Global climate change has left many farmers around the world struggling to support their families. Over the past year, COVID-19 has made their needs even more severe. In Haiti, PWS&D is responding to help farmers learn creative growing techniques that are increasing their access to  nutritious fruit, vegetables and livestock, as well as savings for the future.

For women and men in Haiti who make their living from the earth, recent unpredictable weather has had devastating consequences. While in the past they have weathered dry seasons, farmers now face longer and longer stretches without rain. Even those who have built irrigation systems have been affected, with low water levels in the nation’s rivers making their systems unusable. Windstorms and other environmental factors have meant that even after buds of hope rise from the ground, they are often lost.

PWS&D’s agroforestry program is helping farmers by providing seeds for black bean, pigeon pea and corn crops, which are more resilient. Farmers learn sustainable field management and band together in savings groups to make their earnings go even further. More important than ever this year, the programming has continued with modifications in place to follow COVID-19 protocols.

Elimène Joseph, an entrepreneur and mother of four, tells the story of how her life was impacted:

Elimène Joseph is an entrepreneur who has received support from PWS&D’s agricultural program in Haiti.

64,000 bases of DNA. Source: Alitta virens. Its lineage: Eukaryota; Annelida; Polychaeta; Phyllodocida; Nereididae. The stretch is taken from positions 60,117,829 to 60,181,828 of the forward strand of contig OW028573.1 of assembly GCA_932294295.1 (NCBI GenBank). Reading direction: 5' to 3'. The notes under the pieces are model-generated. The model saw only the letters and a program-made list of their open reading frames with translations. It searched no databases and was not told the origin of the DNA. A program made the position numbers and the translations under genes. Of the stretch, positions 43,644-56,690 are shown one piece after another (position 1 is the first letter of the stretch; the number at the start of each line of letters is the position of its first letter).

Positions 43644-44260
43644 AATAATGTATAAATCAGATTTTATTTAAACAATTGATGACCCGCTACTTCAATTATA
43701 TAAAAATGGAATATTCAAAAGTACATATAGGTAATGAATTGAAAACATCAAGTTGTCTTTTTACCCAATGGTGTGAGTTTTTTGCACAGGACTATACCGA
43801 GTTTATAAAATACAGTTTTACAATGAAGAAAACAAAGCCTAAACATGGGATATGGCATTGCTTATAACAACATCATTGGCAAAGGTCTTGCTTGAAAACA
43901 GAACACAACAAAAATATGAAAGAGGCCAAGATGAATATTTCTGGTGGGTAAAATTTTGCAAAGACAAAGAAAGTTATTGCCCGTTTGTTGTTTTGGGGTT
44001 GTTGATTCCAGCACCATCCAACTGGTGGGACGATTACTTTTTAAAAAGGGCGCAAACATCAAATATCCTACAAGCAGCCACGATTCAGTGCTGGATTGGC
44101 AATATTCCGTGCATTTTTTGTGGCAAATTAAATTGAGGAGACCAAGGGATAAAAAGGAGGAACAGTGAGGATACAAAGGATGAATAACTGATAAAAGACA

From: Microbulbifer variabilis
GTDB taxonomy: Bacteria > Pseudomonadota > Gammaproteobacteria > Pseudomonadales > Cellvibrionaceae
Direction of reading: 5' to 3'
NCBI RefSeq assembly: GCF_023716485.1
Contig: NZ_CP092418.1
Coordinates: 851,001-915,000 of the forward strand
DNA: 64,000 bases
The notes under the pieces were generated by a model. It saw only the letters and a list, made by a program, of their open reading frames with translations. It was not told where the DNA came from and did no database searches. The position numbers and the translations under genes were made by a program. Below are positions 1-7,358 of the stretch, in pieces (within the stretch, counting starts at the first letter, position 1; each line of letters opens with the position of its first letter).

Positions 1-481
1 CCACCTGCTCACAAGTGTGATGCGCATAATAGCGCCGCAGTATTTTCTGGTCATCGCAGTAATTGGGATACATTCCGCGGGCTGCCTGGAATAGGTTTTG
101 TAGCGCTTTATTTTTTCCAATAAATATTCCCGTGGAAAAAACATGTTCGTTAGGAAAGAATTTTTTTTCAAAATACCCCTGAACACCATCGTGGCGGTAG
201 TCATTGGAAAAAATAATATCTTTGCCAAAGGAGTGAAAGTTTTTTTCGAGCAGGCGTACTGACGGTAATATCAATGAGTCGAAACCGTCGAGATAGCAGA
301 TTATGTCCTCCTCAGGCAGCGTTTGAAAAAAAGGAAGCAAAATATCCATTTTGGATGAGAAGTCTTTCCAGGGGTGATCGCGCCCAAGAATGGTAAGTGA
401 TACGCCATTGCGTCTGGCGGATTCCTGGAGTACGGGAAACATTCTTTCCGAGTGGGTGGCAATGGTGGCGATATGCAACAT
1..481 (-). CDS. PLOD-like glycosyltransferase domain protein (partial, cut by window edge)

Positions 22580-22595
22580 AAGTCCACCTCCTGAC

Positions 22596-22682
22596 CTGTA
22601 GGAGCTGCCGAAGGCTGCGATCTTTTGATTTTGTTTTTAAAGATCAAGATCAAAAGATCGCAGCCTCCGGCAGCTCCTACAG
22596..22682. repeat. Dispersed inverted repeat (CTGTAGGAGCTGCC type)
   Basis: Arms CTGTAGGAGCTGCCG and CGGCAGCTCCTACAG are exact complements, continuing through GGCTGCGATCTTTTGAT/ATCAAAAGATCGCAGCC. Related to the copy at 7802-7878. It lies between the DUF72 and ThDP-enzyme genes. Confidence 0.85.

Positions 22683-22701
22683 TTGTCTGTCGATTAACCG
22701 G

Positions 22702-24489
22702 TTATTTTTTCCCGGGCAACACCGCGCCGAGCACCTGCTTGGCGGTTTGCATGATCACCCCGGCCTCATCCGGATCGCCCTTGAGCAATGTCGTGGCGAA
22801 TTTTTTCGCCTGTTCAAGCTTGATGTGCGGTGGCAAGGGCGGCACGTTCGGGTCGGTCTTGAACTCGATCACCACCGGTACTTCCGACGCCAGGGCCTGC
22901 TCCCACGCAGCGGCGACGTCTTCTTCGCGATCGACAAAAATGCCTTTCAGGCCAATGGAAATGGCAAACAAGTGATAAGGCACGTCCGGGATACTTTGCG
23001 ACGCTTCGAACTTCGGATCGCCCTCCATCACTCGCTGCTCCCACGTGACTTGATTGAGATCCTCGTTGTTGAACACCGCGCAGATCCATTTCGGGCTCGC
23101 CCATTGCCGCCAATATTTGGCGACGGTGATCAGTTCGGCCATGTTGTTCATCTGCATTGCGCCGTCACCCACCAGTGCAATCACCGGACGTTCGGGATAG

We began doing activities such as agroforestry gardens. Then, the program helped launch a women’s association in the region of Ropisa.

 Before becoming a member, I struggled to make ends meet. I wanted to start up my own business but couldn’t because I didn’t have enough money. At times, I didn’t even have the money I needed to go down to the market and buy a little food for me and the kids to eat. Things were especially difficult before the harvest.

 The program is showing me how to pool my resources together with other women, and bringing us together to reflect on how we can become the kind of women that do not need to depend on our husbands to give us a few vegetables every day. I’m now beginning to feel that I’m living my life as a true woman because I’m developing my leadership skills and economic capacity.

 With help from her savings group, Elimène started a business creating chairs and brooms out of palm branches. Then, with her profits, she began buying and selling avocados. Now Elimène can afford the school uniforms, notebooks and textbooks her children need to thrive at school and support them through difficult times. Explaining how she was able to pay the treatment costs when one of her children fell sick last year, Elimène shares, “I have hope that the money I’m saving will come in handy when times are tough.”

The impact of supporting food security around the world is incredibly far-reaching: it makes a difference in families’ health, increases children’s educational opportunities and even affects human rights. “I feel as if I’m no longer alone,” reflects Elimène. “In truth, I do not have enough words to express everything the organization has done for me.”

 

*This project receives support from Canadian Foodgrains Bank. PWS&D is a member of the Foodgrains Bank, a partnership of 15 churches and church agencies working together to end global hunger.